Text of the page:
Riordan's reorganization is modeled after corporate downsizing, and it's not by accident that the architect of the agency realignment is William Ouchi, a UCLA professor and Riordan special advisor who is famed for theories on business organization. Indeed, in the case of affordable housing, the mayor had good cause to ask why three separate agencies, the CRA, Housing and the Community Development Dept., were all pursuing separate tracks to achieve the same goal. As one highly-placed City Hall official put it, one of the mayor's biggest questions was, “Why can the CRA do housing on different terms, on the same piece of ground, as the Housing Department?" CRA Chairman Stanley Hirsh agrees, “We didn't coordinate," he says of the Housing Department. “If the First AME Church comes to us for help, they can't go the to the Housing Department for help."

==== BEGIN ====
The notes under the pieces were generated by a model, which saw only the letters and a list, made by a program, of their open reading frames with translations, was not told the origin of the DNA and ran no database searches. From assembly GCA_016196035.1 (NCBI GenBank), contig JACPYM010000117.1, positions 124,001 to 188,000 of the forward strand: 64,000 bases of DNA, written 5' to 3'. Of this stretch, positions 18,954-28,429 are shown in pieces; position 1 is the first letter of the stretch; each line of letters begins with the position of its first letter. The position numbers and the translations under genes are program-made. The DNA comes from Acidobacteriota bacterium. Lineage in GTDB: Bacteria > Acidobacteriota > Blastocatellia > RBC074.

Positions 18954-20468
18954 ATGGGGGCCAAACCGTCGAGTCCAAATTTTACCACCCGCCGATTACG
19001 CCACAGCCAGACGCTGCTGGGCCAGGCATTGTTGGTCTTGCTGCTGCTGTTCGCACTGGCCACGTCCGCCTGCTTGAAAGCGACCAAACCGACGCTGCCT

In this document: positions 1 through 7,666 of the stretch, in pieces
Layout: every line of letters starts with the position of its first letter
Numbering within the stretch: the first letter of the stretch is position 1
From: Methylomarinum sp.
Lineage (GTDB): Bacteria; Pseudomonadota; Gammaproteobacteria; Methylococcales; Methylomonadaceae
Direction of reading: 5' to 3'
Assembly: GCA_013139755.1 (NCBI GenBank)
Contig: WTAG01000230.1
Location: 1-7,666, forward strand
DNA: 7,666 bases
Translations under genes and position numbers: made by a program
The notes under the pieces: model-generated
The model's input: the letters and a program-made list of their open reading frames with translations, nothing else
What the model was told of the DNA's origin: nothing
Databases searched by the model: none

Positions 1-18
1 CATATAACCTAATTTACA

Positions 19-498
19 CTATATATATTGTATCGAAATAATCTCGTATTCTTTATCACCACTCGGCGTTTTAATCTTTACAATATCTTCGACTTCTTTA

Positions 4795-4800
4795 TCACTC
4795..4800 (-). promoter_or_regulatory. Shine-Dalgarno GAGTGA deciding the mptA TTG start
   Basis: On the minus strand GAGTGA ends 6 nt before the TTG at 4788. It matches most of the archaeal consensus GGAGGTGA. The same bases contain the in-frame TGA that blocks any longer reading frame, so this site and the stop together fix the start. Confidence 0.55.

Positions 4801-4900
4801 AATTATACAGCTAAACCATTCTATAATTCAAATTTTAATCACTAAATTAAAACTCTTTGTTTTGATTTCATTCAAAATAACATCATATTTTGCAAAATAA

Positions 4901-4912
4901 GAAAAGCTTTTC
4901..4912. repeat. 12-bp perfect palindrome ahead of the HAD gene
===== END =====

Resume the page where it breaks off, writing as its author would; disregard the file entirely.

Beyond organization, however, the Riordan realignment could be seen as something of a power grab. Riordan himself, in his budget message, spoke of a new agency that had "no part isolated from city oversight." Former City Councilman Art Snyder, now a lobbyist and still an acute observer of City Hall, said it was possible that the CRA-Housing merger helped put redevelopment powers more directly under the mayor's control. He observed that historically, "the CRA started out having an indirect relationship to the Mayor." In 1992, City Councilman Zev Yaroslavsky led the fight for the council to gain closer supervision of the agency, with a diminishment of the mayor's influence. With the realignment, Snyder speculated, the agency may have "gone from an indirect relationship (with the Mayor), to no relationship, to a direct relationship."